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Urgent call for ombudsman to help community sports clubs safer! 

Community sports organisations have urged the government to introduce an independent ombudsman to help them improve safety, according to a report from the Sports Think Tank.

A survey by the group showed only five per cent of senior managers or board members in community sports settings have received training in duty of care, which covers issues ranging from first aid to child sexual exploitation, safeguarding and online safety.

The research is part of the sector's response to Tanni Grey-Thompson’s Duty of Care in Sport report, published in April 2017, and calls for a task force to help deliver an industry standard, as well as set up a body for monitoring and independent scrutiny.

The latest findings show that less than 40 per cent of organisations have collected data in these areas, with 75 per cent saying they receive no financial support for training in duty of care.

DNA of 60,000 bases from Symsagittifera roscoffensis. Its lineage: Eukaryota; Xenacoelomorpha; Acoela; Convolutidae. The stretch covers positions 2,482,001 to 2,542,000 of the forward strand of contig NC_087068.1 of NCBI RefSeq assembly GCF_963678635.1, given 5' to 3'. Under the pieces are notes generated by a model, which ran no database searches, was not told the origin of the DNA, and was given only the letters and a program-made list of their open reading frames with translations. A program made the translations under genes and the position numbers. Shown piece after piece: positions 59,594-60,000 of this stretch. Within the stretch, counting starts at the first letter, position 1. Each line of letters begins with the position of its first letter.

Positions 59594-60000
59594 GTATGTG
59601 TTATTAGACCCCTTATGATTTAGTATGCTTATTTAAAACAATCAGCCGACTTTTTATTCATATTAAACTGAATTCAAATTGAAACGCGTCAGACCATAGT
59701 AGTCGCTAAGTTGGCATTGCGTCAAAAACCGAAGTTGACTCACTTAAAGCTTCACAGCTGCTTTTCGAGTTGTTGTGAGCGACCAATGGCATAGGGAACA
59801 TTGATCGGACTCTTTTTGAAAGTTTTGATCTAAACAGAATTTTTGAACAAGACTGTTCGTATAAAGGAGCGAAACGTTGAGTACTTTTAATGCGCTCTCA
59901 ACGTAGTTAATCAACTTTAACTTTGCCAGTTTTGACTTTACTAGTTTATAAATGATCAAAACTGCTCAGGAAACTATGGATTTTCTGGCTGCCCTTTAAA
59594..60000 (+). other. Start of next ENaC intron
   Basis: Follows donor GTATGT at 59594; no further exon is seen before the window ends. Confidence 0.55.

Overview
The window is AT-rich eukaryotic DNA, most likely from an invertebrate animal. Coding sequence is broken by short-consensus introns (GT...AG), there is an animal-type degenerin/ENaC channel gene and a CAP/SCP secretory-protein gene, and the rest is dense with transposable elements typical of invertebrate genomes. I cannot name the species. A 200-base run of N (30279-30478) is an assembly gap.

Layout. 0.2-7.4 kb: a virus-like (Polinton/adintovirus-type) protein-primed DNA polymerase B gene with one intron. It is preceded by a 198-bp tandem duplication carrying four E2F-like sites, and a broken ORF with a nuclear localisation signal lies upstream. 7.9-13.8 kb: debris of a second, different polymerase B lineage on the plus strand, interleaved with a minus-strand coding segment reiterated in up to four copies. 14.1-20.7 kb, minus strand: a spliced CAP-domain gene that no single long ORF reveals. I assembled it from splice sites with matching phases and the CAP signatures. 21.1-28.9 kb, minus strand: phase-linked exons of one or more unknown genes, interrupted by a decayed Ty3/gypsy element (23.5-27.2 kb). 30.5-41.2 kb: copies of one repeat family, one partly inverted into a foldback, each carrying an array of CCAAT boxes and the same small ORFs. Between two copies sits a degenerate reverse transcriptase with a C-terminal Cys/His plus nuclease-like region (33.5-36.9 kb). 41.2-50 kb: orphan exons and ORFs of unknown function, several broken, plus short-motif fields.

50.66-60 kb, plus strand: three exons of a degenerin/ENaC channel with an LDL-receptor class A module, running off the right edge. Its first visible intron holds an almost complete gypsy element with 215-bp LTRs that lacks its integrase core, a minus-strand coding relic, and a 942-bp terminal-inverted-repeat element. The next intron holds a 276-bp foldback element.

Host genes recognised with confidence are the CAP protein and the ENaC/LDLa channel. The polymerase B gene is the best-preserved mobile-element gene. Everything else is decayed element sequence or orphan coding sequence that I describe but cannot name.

Nearly all respondents called for an ‘ombudsman-type body’ to be set up to create key objectives and benchmarking.

"Duty of care is a complex area, however, it’s clear that sport needs agreed standards, accountability and support in place as soon as possible from the government,” said Andy Reed, Director of the Sports Think Tank and former Chair of the Chartered Institute for the Management of Sport and Physical Activity (CIMSPA).

"Our research recognised that self-regulation will not gain public support, rather the sector should be independently monitored by an ombudsman-style body”.

"We need to take action to keep sport safe and this has to be consistent.”

While in the past duty of care has focused on elite level sport, the new survey was sent to more than 100 organisations representing community sport, including county sport partnerships, national governing bodies, associations, federations and charitable trusts.

The findings were discussed at a roundtable with industry leaders, hosted at the House of Sport, in London.
The report also recommends that guidance is provided by bodies such as Sport Resolutions and that any sporting organisation in receipt of public funding has a trained guardian responsible for duty of care.